domcurl: curl + JavaScript

For a long time I've been thinking about what the future of the web looks like when we go past what we know as the traditional web browser. I called this The Headless Web and I wanted to answer was "What if everything was powered by 'The Web', but you never saw a browser?". Specifically I believe that if you have access to a full browser, but no visible to "chrome" then there is a huge opportunity for a new set of services.

Using the browser as a service is an incredible opportunity. It allows us to take the declarative HTML and combine it with the developer defined procedural execution of JavaScript and run deep analysis on the content.


Running a browser on the server will allow us to more easily build services which parse data that is generated dynamically, it will allow us to more easily us run our own logic against the logic in a page (form fill as an example) and I believe that it will open up the ability to more effectively run actions against data embedded on the page.

It's taken a while, but I think we are getting there.

I'm enamored by Puppeteer. Puppeteer is a JavaScript library that sits on top of the Chrome Dev Tools protocol and it allows you to automate and script the Chrome browser.

My day-to-day work involves a lot of debugging web servers and ensuring. Like many developers I use curl to make requests to a web server and check the response. It's an amazing utility, however in today's world many developers are building sites that are built using a lot of JavaScript and this makes it impossible to inspect the complete response.

I decided to create a cUrl-like utility for fetching a resource and running the JavaScript on the page called domcurl.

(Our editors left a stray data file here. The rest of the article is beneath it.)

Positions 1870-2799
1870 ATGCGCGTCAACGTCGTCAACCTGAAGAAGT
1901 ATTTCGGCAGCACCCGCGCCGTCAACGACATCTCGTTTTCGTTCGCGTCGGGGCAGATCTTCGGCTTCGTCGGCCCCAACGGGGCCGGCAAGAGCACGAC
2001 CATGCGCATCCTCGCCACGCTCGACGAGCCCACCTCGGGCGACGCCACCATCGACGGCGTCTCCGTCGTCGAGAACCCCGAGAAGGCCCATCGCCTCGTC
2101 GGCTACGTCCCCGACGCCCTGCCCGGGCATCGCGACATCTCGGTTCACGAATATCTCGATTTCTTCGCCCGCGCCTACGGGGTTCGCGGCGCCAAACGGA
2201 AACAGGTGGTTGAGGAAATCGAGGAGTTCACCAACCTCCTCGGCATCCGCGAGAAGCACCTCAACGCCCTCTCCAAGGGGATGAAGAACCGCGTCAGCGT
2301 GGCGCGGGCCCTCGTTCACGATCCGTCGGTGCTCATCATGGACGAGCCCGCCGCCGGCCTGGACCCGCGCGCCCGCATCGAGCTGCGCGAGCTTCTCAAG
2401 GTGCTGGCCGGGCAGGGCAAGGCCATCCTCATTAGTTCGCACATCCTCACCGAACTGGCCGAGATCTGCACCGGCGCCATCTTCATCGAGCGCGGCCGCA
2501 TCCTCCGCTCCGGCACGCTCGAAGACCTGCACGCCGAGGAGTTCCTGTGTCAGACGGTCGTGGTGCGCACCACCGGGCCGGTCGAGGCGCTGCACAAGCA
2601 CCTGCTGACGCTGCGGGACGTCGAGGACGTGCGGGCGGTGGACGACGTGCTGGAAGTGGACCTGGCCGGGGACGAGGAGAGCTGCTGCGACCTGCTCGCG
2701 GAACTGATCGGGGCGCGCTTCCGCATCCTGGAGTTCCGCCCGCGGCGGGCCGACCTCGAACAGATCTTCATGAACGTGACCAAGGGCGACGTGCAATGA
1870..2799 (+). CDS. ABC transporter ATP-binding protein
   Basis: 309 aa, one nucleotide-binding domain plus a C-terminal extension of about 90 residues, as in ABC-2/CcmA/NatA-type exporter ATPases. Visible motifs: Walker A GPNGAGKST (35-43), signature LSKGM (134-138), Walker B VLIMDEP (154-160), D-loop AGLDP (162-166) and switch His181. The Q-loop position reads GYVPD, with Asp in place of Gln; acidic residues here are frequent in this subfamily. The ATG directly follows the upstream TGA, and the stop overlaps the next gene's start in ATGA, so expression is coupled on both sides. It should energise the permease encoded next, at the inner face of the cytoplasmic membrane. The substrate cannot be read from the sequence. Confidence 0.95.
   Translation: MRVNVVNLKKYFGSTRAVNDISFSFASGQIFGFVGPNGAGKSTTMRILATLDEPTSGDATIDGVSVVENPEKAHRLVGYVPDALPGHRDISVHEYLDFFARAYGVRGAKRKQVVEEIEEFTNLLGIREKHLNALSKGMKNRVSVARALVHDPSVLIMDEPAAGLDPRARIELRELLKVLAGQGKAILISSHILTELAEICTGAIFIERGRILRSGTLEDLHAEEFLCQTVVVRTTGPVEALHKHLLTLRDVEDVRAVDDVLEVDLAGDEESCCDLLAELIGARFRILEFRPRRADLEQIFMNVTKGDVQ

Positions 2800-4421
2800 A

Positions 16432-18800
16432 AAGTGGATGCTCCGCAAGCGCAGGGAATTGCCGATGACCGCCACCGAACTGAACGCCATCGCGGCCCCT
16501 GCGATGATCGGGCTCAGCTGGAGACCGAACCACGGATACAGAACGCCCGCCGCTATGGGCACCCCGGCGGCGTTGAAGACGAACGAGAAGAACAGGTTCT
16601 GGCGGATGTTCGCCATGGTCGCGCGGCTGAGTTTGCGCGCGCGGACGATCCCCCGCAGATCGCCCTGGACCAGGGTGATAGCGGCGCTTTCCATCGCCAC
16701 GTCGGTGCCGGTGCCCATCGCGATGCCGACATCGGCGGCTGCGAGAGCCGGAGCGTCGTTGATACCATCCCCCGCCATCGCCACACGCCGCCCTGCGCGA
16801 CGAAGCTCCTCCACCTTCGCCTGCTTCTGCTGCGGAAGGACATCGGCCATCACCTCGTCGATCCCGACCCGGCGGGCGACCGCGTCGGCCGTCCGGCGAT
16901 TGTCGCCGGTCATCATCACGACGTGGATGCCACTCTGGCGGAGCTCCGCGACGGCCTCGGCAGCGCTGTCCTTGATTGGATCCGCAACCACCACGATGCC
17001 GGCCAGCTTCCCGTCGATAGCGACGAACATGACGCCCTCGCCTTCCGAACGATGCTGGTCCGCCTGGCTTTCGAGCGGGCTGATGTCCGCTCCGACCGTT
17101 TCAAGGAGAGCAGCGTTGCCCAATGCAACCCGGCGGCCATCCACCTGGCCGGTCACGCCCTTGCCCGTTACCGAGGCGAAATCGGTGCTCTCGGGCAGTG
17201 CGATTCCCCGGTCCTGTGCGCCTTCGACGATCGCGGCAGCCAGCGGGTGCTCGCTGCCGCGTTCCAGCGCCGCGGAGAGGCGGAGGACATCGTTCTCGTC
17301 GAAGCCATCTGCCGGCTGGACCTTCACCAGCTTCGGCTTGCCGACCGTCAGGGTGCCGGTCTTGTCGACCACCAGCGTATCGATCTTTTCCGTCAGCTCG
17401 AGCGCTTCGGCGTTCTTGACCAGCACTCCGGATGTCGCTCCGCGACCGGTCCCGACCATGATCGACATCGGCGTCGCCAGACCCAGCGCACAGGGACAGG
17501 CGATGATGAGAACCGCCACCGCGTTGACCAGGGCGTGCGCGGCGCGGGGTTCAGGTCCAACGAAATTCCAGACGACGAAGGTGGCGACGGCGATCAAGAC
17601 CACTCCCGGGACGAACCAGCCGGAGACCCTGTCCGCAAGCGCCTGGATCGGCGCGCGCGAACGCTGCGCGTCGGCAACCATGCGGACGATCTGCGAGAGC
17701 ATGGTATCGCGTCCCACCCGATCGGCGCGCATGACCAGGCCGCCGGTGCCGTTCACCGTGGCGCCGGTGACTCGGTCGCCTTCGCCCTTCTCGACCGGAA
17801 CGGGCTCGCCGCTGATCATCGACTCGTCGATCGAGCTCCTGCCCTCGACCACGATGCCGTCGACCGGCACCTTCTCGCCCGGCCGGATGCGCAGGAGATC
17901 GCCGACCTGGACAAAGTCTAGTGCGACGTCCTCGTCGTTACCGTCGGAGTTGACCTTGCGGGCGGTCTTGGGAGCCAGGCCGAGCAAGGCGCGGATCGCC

domcurl is a small NodeJS application that uses Puppeteer and can be installed by issuing the following command: npm i domcurl. Like the curl command you can issue a simple domcurl [url] to fetch the resource and run the JS on the page.

It doesn't replicate all of curl, but it is quite featureful with the following features.

I'm finding it quite useful eventhough it can't stream the results like curl can because it has to wait for the CSS and JS to be downloaded and executed.

I also took the liberty to add a couple of extra features that are specific to JavaScript and Chrome.

const {domcurl} = require('domcurl');
domcurl(``, {});

Whilst this tool is more of a demo than a full service, I think The Headless Web is maturing and tools like Puppeteer and others are going to help us realize the continued power of the web. We just need to build for it.

I lead the Chrome Developer Relations team at Google.

We want people to have the best experience possible on the web without having to install a native app or produce content in a walled garden.

Our team tries to make it easier for developers to build on the web by supporting every Chrome release, creating great content to support developers on, contributing to MDN, helping to improve browser compatibility, and some of the best developer tools like Lighthouse, Workbox, Squoosh to name just a few.

I love to learn about what you are building, and how I can help with Chrome or Web development in general, so if you want to chat with me directly, please feel free to book a consultation.

I'm trialing a newsletter, you can subscribe below (thank you!)